The Sydney Opera House turned 45 on Saturday, but to the 8.2 million people who visit each year, it looks as good as new.
Keeping this UNESCO World Heritage Listed site* perfect takes a team of workers, lots of time and millions of dollars.
There is a long list of tasks. Every day six people check more than 5000 seats by hand.
Painters painstakingly* touch up scratches and chips on the native timber wood of the ceilings, seating and wall panelling of the Jørn Utzon-designed structure.
Up on the sails, a team of six “facade* engineers” and abseilers inspect the exterior to spot any glazing* issues like water penetration*, sealant* failure or any cracks and chips.
There are 1.5 million tiles, which a team of six abseilers* must “tap test” every five years. They tap each tile in a process that takes a total of six weeks to complete.
They’re trained to listen out for drumminess — or a hollow sound when they tap on the tiles.
In last year’s inspection only 12 of the 1.5 million tiles had to be reattached.
The Jørn Utzon-designed multi-purpose entertainment building opened its doors on October 20, 1973.
“This is one of the busiest centres in the world … the amount of people coming through is phenomenal*,” head of building operations Dean Jakubowski said.
The Opera House is also going through a NSW government-funded 10-year, $202 million renewal program upgrading the Concert Hall, entries and foyers, with another $26 million improving acoustics* in the Joan Sutherland Theatre.
“The approach we are taking is to change as much as necessary, but as little as possible,”
Mr Jakubowski said.
MORE TO KNOW
Danish architect Jørn Utzon won an international competition to design the building in 1957.
There were 233 entries from around the world.
Mr Utzon’s competition entry was just simple diagrams of the main shapes of the building and the judges put it into the reject pile.
Famous Finnish-American architect and designer Eero Saarinen was one of the judges. He arrived in Australia to start judging a few days late and pulled Mr Utzon’s design out of the “reject” pile. He re-drew it with more detail to convince everyone that it was the best.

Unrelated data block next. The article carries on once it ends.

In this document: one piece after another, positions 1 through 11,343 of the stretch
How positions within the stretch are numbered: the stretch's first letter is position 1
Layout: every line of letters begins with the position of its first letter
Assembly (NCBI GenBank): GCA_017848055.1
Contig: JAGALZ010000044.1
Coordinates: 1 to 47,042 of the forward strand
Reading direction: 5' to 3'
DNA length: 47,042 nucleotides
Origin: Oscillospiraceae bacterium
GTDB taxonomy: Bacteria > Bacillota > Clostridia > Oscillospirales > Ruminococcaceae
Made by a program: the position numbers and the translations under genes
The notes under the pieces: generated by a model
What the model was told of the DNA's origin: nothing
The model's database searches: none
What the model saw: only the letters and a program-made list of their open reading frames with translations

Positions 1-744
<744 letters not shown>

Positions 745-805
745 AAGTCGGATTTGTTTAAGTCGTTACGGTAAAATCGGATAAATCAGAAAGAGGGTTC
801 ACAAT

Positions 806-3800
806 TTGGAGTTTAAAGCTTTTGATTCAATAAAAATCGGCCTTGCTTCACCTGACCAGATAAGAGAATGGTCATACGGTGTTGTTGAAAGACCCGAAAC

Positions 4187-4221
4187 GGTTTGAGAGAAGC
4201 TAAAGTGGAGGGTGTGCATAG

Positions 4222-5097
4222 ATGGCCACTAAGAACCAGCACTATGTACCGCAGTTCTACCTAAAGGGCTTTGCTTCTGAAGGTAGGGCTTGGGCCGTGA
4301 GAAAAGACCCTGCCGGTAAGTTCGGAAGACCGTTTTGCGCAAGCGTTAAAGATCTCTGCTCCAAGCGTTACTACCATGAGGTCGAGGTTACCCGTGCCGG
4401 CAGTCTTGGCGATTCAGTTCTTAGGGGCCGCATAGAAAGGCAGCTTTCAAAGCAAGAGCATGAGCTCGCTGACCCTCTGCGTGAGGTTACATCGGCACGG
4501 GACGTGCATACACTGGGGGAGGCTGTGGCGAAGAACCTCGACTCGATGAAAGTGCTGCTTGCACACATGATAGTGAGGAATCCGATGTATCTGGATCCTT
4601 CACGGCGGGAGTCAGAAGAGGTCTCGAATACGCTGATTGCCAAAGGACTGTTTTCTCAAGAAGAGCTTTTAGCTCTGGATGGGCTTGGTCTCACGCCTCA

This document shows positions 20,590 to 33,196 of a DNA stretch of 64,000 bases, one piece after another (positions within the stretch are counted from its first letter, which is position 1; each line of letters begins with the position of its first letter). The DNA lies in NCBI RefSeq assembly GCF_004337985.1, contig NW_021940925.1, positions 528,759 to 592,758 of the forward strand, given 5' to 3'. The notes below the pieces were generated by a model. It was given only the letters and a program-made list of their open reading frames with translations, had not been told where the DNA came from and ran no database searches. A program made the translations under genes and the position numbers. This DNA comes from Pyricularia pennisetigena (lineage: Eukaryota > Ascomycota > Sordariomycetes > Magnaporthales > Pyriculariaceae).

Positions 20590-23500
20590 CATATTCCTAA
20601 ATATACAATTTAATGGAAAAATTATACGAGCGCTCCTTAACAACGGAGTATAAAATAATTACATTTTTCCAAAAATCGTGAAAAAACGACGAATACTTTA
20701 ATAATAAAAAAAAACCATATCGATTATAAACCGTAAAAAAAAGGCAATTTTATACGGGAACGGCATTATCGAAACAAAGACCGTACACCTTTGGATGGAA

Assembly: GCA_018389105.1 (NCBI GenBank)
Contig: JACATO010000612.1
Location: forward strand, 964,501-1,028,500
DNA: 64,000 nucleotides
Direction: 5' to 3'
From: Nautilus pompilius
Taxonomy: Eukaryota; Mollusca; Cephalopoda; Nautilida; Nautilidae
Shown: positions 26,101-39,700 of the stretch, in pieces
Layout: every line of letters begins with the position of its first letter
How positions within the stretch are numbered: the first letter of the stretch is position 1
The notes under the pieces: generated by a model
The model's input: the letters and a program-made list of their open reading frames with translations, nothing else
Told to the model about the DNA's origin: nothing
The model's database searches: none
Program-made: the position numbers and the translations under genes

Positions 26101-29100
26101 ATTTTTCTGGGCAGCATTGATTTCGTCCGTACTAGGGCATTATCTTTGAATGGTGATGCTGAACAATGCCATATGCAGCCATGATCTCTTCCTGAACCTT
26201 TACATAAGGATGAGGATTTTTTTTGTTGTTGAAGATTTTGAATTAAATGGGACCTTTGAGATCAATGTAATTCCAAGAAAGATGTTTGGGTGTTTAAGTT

There was a tram depot on the site. This was demolished and building began in 1959.
It was a difficult building and it took longer and more money to build than was planned for and many changes were made along the way. Mr Utzon left the project in 1966, was not invited to the 1973 opening and his name was not mentioned.
He came back to the project in 1999 to redesign some parts of the building and advise on renovations. A room was renamed in 2004 “The Utzon Room” in his honour.
In 2003 Mr Utzon was awarded the international award for architecture, called the Pritzker Prize, for the Sydney Opera House.
He died in 2008.
- UNESCO World Heritage Listed site: place of world importance that we should look after
- painstakingly: slowly and with great care
- facade: front or side that everyone sees; face
- glazing: glass
- water penetration: water getting through
- sealant: something that seals, such as glue
- abseilers: climbers who move around up high hanging from ropes
- phenomenal: amazing, incredible
- acoustics: how sound moves around in the building
LISTEN TO THIS STORY
- How many people visit each year?
- How many seats are there?
- Who designed the building?
- When was it designed and when did it open?
- Did Mr Utzon ever visit the Sydney Opera House after it was finished?
1. Grand Designs
Imagine there is a new museum and art gallery opening for kids in each capital city of Australia. They are asking children to design the outside of the building.
Come up with a design for this new building, sketch it, and write a short paragraph explaining your design features and how it relates to the proposed use of the building and its location.
Display these around the classroom.
What other famous buildings do you know of? Work with a partner and create a list of as many architecturally renowned buildings that you know of from anywhere in the world. Compare your list with other pairs.
Time: Allow 30 minutes
Curriculum links: Design & Technologies, Visual Arts, English, Critical & Creative Thinking
After reading the article, with a partner, highlight as many connectives as you can find in pink. Discuss if these are being used as conjunctions, or to join ideas and create flow.
HAVE YOUR SAY: Do you like the look of the Sydney Opera House? Why or why not? Have you been there? Use full sentences. No one-word answers.